In 1911, an elderly woman in typical peasant dress walks into a socialist bookshop in the small Bulgarian town of Vrats. “Grandmother, we don’t have the books you are looking for,” remarks the shopkeeper, when he has finally taken notice of her. Unfazed by his rude dismissal, she calmly requests a copy of Friedrich Engels’s Anti-Dühring and asks if they have a particular work by Karl Kautsky on hand. The shopkeeper, somewhat taken aback, obliges her requests — and she leaves the store satisfied.
This story is one among many glimpses into the lives of early Bulgarian socialists included in Maria Todorova’s The Lost World of Socialists at Europe’s Margins. The peasant woman mentioned, Angelina Boneva, is one of the subjects of its detailed biographical chapters, which depict a rich history of socialist militants from outside the movement’s Western Europe core. Indeed, while this episode is an amusing curiosity, it is also shown to be an apt metaphor for Bulgaria’s social-democratic movement at the turn of the century.
But why would an old peasant woman be interested in the works of German Marxists? And what would a nation of peasant smallholdings stand to benefit from Marxian socialism, with its focus on the organization of the industrial working class? The answers have much to tell us about the socialist project of this era, far beyond Bulgaria.
Up through the 1920s, the Bulgarian economy was primarily and stubbornly agricultural. During the four decades between the country’s de facto independence from the Ottoman Empire in 1878 and its emergence from World War I, the share of the national economy employed in agriculture hardly budged (indeed, it went from 69 percent in 1890 to 66.4 percent in 1911). But increased population growth and falling mortality meant that the absolute number of people employed in industry was steadily rising. This was the context in which the socialist movement grew.
Todorova’s book is focused on the biographical rather than the statistical; it draws from a database of nearly 3,500 individuals involved in socialist politics in Bulgaria from the 1870s to the 1920s. These were mostly members and fellow travelers of the prewar Bulgarian Workers’ Social Democratic Party, BWSDP, which split into “Narrow” and “Broad” parties in the first years of the new century. But they also include Russian-influenced Narodniks, anarchists, and other agrarian and nationalist radicals.
The picture that emerges of the development of Bulgarian socialism is a slow transition of small, eclectic socialist groups of varying ideological influences to a more stable organization drawing strength and stability from ties to the Second International. The socialist movement strove for mass membership in the face of repression, struggled with its belief in the central role of the industrial proletariat, and faced the question of how to develop a socialist position toward the national question in the unique, multinational Balkan context.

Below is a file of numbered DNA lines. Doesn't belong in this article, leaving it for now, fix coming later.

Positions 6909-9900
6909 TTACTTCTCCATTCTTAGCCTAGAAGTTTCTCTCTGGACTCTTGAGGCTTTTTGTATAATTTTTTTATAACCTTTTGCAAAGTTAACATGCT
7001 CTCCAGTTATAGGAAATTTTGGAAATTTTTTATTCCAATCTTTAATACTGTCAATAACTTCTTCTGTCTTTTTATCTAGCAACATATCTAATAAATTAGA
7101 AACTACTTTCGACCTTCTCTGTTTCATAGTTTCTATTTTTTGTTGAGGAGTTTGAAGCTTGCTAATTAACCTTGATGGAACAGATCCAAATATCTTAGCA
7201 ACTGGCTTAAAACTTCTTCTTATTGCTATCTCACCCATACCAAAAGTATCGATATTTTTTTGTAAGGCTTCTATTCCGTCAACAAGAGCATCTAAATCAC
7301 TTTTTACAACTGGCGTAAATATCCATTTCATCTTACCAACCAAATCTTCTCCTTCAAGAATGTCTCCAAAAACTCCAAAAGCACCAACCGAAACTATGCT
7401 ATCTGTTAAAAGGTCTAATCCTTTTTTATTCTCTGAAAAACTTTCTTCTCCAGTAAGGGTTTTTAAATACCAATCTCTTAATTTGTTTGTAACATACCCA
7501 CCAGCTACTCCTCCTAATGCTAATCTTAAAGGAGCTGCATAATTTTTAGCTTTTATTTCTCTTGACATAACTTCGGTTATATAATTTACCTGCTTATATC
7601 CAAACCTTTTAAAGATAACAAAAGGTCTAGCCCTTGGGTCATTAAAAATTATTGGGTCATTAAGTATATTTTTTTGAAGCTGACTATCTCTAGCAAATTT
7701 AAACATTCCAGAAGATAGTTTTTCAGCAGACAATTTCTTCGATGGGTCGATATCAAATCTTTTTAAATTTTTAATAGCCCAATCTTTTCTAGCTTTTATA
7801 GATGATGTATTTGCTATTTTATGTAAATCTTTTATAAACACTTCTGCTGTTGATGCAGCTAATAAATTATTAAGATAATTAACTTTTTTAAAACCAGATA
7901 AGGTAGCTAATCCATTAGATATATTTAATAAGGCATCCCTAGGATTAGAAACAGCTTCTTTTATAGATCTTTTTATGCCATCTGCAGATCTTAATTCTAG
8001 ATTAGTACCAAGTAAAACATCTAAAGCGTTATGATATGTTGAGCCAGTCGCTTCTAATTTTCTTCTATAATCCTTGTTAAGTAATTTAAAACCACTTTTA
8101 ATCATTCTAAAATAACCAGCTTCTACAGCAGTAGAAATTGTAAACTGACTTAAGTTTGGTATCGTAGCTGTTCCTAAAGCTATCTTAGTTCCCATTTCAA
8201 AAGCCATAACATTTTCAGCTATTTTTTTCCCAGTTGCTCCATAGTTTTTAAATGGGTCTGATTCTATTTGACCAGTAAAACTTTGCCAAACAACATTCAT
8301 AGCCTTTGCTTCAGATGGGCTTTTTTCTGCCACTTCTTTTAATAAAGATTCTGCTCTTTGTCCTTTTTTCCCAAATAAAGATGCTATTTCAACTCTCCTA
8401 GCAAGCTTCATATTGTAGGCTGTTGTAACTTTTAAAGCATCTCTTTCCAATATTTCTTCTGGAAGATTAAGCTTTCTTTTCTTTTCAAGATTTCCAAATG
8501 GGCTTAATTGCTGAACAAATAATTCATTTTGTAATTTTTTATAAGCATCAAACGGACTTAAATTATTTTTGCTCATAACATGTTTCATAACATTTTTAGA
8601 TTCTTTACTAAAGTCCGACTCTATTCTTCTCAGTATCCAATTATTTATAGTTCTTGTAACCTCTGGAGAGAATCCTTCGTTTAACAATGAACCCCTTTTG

The first generation of socialists that Todorova discusses had no substantial party organizations or significant trade union movement. It took the consolidation of the “Narrow” and “Broad” parties, and their respective unions, for a substantial working-class membership to develop. Before World War I, socialists were less often industrial proletarians or peasants, and more often urban workers of various sorts (state-employed railway personnel are an illustrative example); many were lower-middle-class intellectuals like schoolteachers of poor or peasant backgrounds. Those with a university education were more often than not lawyers.
Before the Balkan Wars of 1912–13 — and especially before the turn of the century — the most common form of exposure to socialism was the influence of a schoolteacher or through socialist study groups made up of secondary-school students. Teacher was the most common single occupation among prewar socialists (19 percent of the total), though, taken as a whole, various kinds of laborer outnumbered them significantly (42 percent).
The woman from the opening anecdote is an illuminating example: Angelina Boneva was born to a poor peasant family, but managed to run away aged twenty-three. Only then could she gain an elementary education and later receive a scholarship to train as a teacher. Later, she became a member of a social-democratic teachers’ organization in 1908–10 — by all accounts, she remained a dedicated socialist until her death in 1938.
The prevalence of teachers and other intellectuals in Bulgaria’s socialist movement meant that, Todorova tells us, “one of the most hotly debated issues in the first decade of the twentieth century was whether teachers and the intelligentsia as a whole belonged to the proletariat or to the petty bourgeoisie.” Unsurprisingly, they weren’t able to resolve this debate, which still troubles socialists today. A further result was the proliferation of Marxist reading circles in schools, among both boys and girls.